By Mac Slavo
Renters in the United States are really starting to feel the financial pinch as rents hit record highs once again. For the last 17 months, rent has been hitting new highs each month. The pressure on renters is getting harsh.
The national median rent hit a new record high of $1,879 a month in July, up 12.3% from a year ago, according to Realtor.com and reported by CNN. While rents have been hitting new records for nearly a year and a half. July marked the sixth-straight month of moderating growth, retreating from a 17% year-over-year rent increase in January.
Rents rose by double-digit percentages in all size categories in July compared to a year ago, with monthly rents for studios up 14.3% to $1,555; one-bedrooms, up 12.2% to $1,745; and two-bedrooms, up 11.7% to $2,103.
The South and Northeast have seen the largest rent increases. Miami, where rents were up 26.2% from a year ago, saw the biggest increase among the 50 largest US cities for the 10th-straight month. Miami was followed by New York, Boston, Chicago, and Orlando. –CNN
“Whether in a downtown area or suburb, staying put or making a change, renters are stuck between a rock and a hard place when it comes to affordability,” said Danielle Hale, Realtor.com’s chief economist. “Compared to three years ago when rental price premiums were typically concentrated in urban hubs, renting is now nearly as expensive in the suburbs, where the rise in remote work has driven a surge in demand,” added Hale.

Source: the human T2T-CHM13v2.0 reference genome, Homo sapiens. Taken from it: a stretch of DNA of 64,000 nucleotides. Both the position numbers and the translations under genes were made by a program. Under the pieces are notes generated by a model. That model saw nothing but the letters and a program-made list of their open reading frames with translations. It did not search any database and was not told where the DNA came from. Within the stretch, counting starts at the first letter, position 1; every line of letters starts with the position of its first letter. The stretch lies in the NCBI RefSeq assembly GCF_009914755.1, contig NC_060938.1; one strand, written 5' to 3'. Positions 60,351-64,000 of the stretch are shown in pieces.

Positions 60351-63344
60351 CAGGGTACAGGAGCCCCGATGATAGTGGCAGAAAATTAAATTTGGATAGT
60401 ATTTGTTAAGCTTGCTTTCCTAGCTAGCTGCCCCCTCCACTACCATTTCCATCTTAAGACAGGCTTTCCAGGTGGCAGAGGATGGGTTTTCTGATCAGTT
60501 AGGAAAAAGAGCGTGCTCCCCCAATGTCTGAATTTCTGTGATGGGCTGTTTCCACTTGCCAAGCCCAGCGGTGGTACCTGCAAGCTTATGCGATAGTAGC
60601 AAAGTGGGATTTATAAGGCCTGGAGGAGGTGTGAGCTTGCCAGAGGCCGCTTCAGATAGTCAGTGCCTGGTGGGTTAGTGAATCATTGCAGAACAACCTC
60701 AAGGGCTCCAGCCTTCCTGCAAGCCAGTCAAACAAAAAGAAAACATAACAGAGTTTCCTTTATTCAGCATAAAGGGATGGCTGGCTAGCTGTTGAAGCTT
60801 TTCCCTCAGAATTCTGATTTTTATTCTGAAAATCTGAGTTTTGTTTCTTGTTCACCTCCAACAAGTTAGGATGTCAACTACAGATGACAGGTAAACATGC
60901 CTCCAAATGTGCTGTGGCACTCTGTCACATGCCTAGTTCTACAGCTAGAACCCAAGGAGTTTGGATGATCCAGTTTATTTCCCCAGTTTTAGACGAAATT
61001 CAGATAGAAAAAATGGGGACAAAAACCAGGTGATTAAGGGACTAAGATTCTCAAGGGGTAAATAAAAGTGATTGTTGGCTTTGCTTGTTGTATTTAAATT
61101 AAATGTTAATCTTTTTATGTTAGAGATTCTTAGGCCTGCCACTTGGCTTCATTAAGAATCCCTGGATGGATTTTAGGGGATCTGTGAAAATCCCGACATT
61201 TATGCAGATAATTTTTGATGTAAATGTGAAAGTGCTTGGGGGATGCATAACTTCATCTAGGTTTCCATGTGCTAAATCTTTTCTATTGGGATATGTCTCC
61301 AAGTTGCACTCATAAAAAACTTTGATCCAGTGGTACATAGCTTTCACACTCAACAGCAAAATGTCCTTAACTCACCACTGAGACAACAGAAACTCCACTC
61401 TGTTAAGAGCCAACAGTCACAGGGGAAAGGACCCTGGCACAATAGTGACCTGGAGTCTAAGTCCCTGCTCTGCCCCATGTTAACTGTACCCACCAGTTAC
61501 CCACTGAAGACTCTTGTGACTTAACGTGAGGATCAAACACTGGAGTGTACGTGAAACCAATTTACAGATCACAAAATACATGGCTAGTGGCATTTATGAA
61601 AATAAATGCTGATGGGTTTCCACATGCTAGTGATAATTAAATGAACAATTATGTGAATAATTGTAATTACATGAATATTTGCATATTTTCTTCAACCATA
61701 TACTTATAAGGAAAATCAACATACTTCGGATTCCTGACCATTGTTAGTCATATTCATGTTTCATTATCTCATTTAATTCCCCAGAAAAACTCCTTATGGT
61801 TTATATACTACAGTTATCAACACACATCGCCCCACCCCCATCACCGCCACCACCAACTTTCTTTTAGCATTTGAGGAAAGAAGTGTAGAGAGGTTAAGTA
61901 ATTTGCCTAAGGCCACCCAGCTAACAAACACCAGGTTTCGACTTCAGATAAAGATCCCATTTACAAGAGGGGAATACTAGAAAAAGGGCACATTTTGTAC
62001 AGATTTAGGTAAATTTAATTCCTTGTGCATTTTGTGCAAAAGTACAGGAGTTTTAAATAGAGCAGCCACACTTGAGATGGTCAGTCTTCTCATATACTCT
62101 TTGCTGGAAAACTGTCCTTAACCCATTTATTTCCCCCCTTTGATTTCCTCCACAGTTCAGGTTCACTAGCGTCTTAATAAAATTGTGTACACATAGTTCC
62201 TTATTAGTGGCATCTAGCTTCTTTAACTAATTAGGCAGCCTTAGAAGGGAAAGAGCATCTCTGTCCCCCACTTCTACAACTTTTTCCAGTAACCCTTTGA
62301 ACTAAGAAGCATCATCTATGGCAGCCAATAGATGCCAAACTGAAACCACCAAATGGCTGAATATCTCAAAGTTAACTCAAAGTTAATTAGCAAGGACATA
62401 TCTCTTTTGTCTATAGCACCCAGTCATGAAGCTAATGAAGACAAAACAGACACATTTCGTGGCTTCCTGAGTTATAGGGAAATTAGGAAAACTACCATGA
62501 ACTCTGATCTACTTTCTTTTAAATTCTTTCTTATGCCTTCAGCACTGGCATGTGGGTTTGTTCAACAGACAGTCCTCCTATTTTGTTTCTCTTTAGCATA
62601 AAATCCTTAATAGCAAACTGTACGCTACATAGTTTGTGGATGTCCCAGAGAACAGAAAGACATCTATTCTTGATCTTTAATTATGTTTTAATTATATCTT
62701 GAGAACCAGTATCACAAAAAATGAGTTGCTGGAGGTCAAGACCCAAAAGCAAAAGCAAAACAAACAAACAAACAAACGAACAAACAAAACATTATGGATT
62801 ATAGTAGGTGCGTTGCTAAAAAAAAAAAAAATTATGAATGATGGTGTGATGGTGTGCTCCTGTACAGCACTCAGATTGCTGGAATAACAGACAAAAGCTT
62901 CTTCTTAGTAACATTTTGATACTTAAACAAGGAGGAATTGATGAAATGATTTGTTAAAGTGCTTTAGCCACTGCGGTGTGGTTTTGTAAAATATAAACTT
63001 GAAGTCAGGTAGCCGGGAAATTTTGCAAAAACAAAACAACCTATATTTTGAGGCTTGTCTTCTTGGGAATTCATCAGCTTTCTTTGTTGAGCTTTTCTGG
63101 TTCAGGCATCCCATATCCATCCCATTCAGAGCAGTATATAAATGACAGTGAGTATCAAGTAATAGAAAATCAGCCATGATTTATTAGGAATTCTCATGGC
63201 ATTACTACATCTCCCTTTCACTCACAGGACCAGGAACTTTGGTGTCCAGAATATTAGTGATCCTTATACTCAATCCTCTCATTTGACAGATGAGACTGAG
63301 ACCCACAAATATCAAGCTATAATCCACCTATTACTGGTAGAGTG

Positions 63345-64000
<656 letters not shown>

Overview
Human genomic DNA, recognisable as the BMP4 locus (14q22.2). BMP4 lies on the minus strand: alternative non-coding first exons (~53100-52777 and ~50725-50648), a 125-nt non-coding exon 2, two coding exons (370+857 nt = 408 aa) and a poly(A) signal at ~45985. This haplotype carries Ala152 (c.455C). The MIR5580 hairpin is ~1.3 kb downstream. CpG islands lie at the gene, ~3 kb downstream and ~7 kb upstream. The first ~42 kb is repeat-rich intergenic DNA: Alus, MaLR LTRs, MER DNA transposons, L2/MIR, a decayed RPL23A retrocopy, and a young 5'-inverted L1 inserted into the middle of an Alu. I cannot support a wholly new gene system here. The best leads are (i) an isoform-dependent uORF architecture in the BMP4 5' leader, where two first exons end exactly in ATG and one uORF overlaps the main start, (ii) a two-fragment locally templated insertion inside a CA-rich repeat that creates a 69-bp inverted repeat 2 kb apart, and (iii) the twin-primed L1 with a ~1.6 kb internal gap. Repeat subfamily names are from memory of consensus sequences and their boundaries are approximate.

When asked why they plan on raising rents, landlords cited higher costs for property management expenses, including tax payments, maintenance and upkeep, and utilities. In addition, fewer landlords plan to sell properties in July compared to January, now that the sales market has cooled and rents have soared, according to the survey.
“Like renters, landlords are feeling financial pains from the inflationary economy,” said Ryan Coon, Avail co-founder and VP of Rentals at Realtor.com. –CNN
Rent is not the only cost most people are dealing with either. Inflation is taking a toll as well, as the cost of necessitates such as food continues to rise. The everyday American is finding it harder and harder to make ends meet.
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